Ion Exchange on Mixed Ionic Forms of Montmorillonite at High Ionic Strengths
Adsorption equilibria of inorganic ions between water and minerals in formations control brine composition and, through these, affect many aspects of the chemistry of surfactant solutions. For example, alkaline earth ions influence phase and interfacial properties of aqueous-hydrocarbon systems containing surfactants. Precipitation of surfactants may occur in the presence of alkaline earth ions. Thus information concerning the distribution of alkaline earth and alkali metals between solutions and minerals is basic to the prediction of behavior of surfactant solutions in reservoirs. Because many clays have large cation exchange capacity, they may dominate adsorption properties of those formations in which they are present. Sodium and calcium are very common and representative of the ions under consideration. This paper summarizes studies of the distribution of these ions between a common clay, montmorillonite, as well as several other clays, and a series of solutions of constant total ionic strength (I) with varying ionic strength fraction of sodium. Distribution coefficients D for Na(I) and Ca(II) were determined by batch equilibrations using isotope dilutions with radioactive tracers. Equilibrium quotients (K/T) for the exchange of sodium and calcium were then calculated and the effects of solution composition, of solution phase activity coefficients, of ionic strength, of degree of purification, and of source of clay were investigated. Equilibrium quotients with adjustment for solution-phase activity coefficients did not vary greatly with I, except at low loading of sodium on the calcium form of montmorillonite, where D Na became anomalously high. Values of K/T for illite and attapulgite were within an order of magnitude of those for montmorillonite.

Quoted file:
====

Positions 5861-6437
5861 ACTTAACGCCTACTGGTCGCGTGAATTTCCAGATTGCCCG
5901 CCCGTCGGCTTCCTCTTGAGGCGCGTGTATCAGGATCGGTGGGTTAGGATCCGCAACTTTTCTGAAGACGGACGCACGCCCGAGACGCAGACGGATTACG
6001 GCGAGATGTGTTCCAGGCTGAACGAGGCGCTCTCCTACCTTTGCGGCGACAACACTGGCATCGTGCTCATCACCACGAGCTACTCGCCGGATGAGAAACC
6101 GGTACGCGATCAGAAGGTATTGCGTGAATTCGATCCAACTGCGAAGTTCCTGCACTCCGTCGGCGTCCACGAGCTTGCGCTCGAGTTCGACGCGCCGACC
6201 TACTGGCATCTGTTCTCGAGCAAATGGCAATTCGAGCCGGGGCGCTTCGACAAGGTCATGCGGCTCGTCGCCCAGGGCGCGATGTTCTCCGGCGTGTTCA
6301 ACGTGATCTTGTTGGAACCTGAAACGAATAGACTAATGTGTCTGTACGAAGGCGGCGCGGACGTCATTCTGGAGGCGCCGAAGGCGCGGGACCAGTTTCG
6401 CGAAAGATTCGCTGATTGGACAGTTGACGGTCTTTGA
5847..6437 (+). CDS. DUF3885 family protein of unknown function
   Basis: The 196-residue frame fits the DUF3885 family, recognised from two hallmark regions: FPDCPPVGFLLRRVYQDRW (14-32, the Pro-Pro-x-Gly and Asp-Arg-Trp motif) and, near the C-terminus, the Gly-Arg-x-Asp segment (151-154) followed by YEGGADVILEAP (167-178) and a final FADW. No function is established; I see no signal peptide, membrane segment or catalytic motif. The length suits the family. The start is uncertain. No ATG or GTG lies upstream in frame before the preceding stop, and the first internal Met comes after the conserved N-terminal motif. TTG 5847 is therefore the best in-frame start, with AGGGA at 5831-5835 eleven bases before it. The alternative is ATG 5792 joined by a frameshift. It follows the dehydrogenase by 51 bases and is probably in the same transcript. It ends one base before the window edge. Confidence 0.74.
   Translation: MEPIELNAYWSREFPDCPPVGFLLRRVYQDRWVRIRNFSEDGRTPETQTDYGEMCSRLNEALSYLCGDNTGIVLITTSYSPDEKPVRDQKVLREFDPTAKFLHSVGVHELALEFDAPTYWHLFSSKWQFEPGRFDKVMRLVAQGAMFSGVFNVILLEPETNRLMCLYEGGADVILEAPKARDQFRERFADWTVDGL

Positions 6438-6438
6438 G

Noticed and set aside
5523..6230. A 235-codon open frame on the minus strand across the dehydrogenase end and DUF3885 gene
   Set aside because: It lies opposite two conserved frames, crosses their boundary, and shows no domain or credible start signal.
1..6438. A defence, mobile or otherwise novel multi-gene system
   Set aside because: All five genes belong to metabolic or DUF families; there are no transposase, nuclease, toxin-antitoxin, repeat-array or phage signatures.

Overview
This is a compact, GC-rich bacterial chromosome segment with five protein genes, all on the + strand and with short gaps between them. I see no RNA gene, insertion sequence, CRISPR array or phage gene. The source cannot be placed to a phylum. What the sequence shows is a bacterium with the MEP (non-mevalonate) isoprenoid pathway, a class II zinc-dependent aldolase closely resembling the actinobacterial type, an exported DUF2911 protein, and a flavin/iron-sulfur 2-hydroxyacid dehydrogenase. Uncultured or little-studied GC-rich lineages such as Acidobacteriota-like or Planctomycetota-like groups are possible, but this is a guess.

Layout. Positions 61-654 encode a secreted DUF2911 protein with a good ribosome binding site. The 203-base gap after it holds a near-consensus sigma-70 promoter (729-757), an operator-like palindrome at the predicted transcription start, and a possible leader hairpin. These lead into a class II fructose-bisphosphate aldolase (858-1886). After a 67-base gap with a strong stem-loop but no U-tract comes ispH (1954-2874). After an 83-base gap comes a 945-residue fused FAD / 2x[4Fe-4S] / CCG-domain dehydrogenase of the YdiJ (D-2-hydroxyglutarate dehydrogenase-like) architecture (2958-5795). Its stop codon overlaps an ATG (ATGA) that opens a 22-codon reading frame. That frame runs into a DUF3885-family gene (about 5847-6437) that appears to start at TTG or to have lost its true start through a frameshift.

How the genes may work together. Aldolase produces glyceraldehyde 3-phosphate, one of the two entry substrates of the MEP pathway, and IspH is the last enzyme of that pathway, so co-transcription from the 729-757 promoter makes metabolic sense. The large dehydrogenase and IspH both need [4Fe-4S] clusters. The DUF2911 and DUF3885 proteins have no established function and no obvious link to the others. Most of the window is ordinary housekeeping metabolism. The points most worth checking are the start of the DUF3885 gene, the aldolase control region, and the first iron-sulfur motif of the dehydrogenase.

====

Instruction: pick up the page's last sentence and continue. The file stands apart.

KeywordsIonic Strength Distribution Coefficient Isotope Dilution Sodium Form Isotope Dilution Technique
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